Some national holidays in France are tied to the calendar of the Roman Catholic Church and its Holy Days of Obligation. Next Tuesday Roman Catholics everywhere will be celebrating All Saints Day which is known in France as simply as "La Toussaint".
La Toussaint is actually two feast days in one: la Toussaint (la fête de Toussaint) is November 1 and All Souls (la fête des morts) the following day. The former is indeed a national holiday here with everyone given the day off to go to Mass (if Catholic) or relax (if not). Traditionally during this period many French families go home to their villages or town of origin and visit the family cemetery. This year la Toussaint falls on a Tuesday and almost everyone I know is also taking the Monday off (this is called taking the "pont" (bridge). Hence the exodus from my building the past two days.
In past years our family has celebrated by going to my mother-in-law's ancestral village in the Limousin and staying in a house the family still owns in a small village not far from Limoges. This is a sparsely populated rural region of France which is still not terribly prosperous. During World War II the Resistance was very active here and until very recently the Communist Party was too. Strangely enough (strange to outsiders but not considered odd to the people I've talked to over the years) the Catholic Church in the area and the Communist Party seem to have co-existed quite nicely for many years.
Reading the papers one might have the impression that France is gradually becoming a purely secular nation. My left-leaning French friends like to point out with a certain glee that church attendance is down as well as baptisms. My more conservative friends however just smile serenely and quietly point out that the Church has been here since the 2nd century AD and what exactly is the problem/progress that everyone is so concerned/happy about?
I see the their point. The Church has been down before. There is a lovely church near La Republique that I have visited many times that was once used as a warehouse for storing flour after the glorious Revolution. It has been beautifully restored and has a lively congregation of believers. In fact nearly all the places where I have lived or visited here in France (the Limousin, Brittany, Passy, Versailles) churches are everywhere and they are very well-attended.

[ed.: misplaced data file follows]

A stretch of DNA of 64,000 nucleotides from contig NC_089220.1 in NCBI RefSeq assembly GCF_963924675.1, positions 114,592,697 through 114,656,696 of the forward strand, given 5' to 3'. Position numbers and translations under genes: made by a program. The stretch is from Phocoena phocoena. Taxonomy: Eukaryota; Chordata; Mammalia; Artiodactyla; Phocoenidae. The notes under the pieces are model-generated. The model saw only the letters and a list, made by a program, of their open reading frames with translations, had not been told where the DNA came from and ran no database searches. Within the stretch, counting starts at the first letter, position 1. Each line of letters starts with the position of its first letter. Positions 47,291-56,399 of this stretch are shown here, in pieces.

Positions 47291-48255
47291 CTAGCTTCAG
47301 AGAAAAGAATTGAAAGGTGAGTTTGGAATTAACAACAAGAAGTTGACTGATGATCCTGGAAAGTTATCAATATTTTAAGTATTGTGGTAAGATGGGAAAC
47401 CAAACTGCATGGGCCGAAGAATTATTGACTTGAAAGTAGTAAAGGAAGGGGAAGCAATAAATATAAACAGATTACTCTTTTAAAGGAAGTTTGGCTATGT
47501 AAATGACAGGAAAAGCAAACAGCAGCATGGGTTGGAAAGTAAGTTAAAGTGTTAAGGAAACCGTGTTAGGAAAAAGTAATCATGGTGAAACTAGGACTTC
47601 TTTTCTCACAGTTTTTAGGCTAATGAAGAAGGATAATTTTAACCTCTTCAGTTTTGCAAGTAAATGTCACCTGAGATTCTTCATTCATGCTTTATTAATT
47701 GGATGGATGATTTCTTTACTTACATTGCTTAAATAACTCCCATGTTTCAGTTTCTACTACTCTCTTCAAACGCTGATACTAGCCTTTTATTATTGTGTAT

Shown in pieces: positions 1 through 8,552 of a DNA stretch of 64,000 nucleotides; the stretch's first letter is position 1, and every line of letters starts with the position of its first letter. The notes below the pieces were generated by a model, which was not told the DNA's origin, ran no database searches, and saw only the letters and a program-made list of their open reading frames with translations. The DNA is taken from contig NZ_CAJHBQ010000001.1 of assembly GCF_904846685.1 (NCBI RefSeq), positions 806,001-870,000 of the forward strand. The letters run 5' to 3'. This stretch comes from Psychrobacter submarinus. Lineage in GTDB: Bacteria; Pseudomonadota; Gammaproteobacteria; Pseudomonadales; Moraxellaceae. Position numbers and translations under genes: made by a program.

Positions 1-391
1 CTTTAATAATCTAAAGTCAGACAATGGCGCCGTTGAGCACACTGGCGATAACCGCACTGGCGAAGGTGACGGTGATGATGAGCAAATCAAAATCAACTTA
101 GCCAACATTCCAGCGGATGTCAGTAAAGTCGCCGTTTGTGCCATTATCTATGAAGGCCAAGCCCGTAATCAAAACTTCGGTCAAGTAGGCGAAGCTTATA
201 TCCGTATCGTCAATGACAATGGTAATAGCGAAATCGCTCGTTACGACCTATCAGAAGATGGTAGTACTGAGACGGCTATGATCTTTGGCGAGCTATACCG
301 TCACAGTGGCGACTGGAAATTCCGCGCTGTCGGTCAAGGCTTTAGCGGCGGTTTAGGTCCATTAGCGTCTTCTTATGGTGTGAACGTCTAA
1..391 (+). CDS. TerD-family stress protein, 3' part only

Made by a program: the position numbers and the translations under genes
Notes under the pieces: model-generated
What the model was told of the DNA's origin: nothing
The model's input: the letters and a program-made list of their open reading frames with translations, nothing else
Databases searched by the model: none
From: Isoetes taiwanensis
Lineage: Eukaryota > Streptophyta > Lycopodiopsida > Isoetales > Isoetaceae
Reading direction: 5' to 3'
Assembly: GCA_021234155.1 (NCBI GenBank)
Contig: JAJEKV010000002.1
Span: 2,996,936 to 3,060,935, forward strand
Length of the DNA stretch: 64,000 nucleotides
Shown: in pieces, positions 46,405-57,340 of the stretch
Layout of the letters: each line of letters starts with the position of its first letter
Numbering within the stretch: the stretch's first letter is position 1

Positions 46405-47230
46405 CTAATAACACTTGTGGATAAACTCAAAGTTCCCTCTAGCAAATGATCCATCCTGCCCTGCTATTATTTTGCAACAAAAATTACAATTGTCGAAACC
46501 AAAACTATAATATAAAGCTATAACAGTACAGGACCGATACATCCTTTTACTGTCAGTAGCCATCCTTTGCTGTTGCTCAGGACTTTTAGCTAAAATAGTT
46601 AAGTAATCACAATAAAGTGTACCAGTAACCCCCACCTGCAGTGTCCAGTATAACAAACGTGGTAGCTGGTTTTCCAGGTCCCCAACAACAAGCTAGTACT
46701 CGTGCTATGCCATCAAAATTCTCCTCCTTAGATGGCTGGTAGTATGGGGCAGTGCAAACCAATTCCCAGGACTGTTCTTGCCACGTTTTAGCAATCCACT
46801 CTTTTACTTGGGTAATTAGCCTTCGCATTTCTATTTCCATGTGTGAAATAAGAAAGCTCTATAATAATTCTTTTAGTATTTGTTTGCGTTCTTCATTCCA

I think those who predict the demise of religion in France are indulging in a bit of wishful thinking. True the Church and her adherents are rather quiet compared to the more raucous religious atmosphere that exists in places like the United States. But I would argue that the Church here has reason to be content: Catholics remain the solid majority in this country, the Catholic Church having a near monopoly in the religious realm, and the Church has real power to mold and shape the culture from the shadows. In all the years I've been here I have never heard a Frenchman or woman frame the religious debate in terms other than Catholic versus atheist or secular versus Islam as if other options (Protestants, Jews, Buddhists and others) were simply irrelevant to the conversation.
In this context I can see why the Catholic Church in France is sailing serenely into the 21st century. Protected by the laws that separate Church and State, the Church owns vast property, educates a large number of French citizens in its wide network of schools and quietly makes its wishes known in a continuing shadow dialogue with the secular authorities both at the national and EU level in Europe.
This year the Flophouse has decided to stay in Versailles and so we will not make the usual trek to the Limousin. Nevertheless, I will be in Paris early in the week and no doubt I will probably find a moment to slip into one of the ubiquitous churches to light a candle and say:
Réquiem ætérnam dona eis Dómine; et lux perpétua lúceat eis. Requiéscant in pace. Amen.
Eternal rest grant unto them, O Lord; and let perpetual light shine upon them. May they rest in peace. Amen.